Mrs. Ancient Dan’s response to my Facebook share of the previous POTD post (about dolmens in Jordan) is a reminder that most people have seen dolmens in Ireland or other parts of NW Europe rather than Jordan. So, to continue the dolmen theme—and to get an Ireland location on the POTD Map—I will add a couple of posts on dolmens there. This one is an underappreciated gem; the Ballykeel Dolmen.
Ballykeel Dolmen is off the beaten path (making it a “You Don’t Get This on the Bus Tour” listing), nestled between some residences outside of Newry, Northern Ireland. The site is protected and fenced with a gate an explanatory sign (more portable than intended on our visit), but it is underappreciated and visited only by those that know they want to go there.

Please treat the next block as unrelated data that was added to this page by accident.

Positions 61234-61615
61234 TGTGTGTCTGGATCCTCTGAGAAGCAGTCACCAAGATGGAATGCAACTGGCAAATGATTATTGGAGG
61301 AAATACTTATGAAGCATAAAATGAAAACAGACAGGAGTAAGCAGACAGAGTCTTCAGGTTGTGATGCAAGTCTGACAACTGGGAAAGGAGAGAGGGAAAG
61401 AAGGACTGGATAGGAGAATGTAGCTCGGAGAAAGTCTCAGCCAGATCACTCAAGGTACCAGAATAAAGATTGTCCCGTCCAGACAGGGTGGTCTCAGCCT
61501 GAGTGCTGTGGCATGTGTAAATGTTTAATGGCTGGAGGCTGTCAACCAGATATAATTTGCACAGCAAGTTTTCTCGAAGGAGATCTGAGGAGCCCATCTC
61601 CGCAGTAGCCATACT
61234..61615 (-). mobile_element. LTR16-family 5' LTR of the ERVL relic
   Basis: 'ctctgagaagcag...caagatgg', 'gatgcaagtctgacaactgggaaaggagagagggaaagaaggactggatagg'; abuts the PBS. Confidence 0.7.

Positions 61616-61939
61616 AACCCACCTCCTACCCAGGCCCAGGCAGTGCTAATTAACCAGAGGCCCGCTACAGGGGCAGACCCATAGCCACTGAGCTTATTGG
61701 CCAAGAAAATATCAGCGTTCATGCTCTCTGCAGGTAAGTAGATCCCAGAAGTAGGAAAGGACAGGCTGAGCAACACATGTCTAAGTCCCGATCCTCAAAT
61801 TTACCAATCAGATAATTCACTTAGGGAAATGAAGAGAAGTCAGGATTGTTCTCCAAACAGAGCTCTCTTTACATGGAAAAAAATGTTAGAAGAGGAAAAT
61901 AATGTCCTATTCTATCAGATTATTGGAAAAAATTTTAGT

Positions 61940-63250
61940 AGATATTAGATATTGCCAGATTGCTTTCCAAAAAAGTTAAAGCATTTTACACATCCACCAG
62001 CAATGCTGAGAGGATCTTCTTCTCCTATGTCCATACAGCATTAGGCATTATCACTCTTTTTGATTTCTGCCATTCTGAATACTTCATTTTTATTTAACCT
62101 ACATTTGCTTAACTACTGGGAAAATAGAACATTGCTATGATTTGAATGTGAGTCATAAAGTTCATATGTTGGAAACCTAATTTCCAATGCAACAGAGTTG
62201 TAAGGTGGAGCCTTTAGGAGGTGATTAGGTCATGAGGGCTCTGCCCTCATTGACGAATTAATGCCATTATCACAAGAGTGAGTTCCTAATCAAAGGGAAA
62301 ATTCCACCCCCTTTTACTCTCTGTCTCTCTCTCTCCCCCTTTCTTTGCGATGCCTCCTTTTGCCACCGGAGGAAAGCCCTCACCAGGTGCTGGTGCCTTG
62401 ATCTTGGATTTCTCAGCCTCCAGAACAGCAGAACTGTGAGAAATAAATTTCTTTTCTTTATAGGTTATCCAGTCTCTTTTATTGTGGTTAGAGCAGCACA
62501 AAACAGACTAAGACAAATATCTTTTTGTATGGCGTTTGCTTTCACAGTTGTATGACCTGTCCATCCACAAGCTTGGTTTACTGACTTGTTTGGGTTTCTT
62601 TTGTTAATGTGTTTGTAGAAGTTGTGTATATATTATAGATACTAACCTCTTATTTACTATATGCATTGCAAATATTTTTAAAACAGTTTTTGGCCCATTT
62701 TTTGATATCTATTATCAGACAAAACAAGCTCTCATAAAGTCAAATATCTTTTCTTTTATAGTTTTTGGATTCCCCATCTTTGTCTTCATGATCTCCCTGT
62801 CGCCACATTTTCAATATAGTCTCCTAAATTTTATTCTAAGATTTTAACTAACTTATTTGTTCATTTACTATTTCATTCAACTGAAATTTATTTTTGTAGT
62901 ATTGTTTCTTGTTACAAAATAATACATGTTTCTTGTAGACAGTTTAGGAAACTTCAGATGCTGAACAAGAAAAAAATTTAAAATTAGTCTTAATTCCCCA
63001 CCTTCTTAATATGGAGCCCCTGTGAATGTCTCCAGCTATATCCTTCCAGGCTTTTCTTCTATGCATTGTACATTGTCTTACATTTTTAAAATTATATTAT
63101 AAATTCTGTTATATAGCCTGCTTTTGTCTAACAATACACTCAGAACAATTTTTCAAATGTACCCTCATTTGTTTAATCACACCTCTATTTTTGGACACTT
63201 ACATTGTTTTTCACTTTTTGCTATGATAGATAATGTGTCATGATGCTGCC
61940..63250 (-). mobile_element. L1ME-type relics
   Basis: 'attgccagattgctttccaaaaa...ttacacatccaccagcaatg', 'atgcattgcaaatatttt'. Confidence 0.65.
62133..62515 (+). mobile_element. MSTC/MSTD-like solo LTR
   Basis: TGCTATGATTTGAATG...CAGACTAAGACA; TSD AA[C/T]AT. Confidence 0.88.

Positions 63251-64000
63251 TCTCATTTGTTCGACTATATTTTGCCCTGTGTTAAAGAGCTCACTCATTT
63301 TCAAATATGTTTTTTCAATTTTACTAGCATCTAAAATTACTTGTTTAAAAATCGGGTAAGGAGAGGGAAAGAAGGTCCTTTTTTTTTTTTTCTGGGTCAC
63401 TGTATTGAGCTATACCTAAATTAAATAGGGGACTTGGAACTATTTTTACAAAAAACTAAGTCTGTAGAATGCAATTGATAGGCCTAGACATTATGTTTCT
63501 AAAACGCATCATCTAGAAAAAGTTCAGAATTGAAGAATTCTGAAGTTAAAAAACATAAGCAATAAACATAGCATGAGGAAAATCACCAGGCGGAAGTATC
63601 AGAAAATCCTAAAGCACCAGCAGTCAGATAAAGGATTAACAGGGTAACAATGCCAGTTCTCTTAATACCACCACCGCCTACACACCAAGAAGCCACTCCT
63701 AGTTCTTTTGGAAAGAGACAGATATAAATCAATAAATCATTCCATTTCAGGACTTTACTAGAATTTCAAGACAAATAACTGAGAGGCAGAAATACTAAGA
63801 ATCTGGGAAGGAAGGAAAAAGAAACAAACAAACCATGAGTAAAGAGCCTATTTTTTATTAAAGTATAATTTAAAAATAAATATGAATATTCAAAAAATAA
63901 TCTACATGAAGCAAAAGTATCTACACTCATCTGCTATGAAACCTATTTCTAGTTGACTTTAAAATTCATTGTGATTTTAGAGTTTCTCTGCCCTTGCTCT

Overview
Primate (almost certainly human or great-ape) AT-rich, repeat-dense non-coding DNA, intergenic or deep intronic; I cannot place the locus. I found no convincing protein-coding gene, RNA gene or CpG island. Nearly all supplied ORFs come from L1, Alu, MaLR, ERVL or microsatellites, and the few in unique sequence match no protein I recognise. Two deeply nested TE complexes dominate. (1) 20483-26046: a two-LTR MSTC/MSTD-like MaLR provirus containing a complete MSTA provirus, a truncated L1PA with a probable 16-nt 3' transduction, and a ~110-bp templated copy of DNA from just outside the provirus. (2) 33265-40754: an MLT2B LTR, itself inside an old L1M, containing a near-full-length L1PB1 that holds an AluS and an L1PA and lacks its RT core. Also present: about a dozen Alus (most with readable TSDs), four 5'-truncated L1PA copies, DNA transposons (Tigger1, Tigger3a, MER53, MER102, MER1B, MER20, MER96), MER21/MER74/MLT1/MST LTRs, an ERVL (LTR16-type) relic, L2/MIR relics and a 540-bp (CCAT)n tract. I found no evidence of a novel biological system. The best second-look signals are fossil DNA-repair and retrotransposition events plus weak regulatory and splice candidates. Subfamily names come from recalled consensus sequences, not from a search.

The dolmen lies at the east end of a cairn (pile of stones and dirt) that was built up to and around it in antiquity. It proved a pleasant spot for a sunset picnic dinner in May 2016 with a former student (then studying at Trinity College, Dublin). Takeaway fish and chips (from Fiships in Camlough, Newry) hit the spot!
Unlike middle eastern dolmens, which are almost universally “trilithions” made from two parallel vertical slabs and another spanning their tops, Ballykeel and many other so-called “portal tombs” in Ireland have a tripod of megaliths supporting the roof slab with one pair of supports forming the entrance “portal.”
If you ever visit Ireland, do it with a car. That way you can find and enjoy great out-of-the-way and mysterious sites like Ballykeel Dolmen.
Thanks for looking!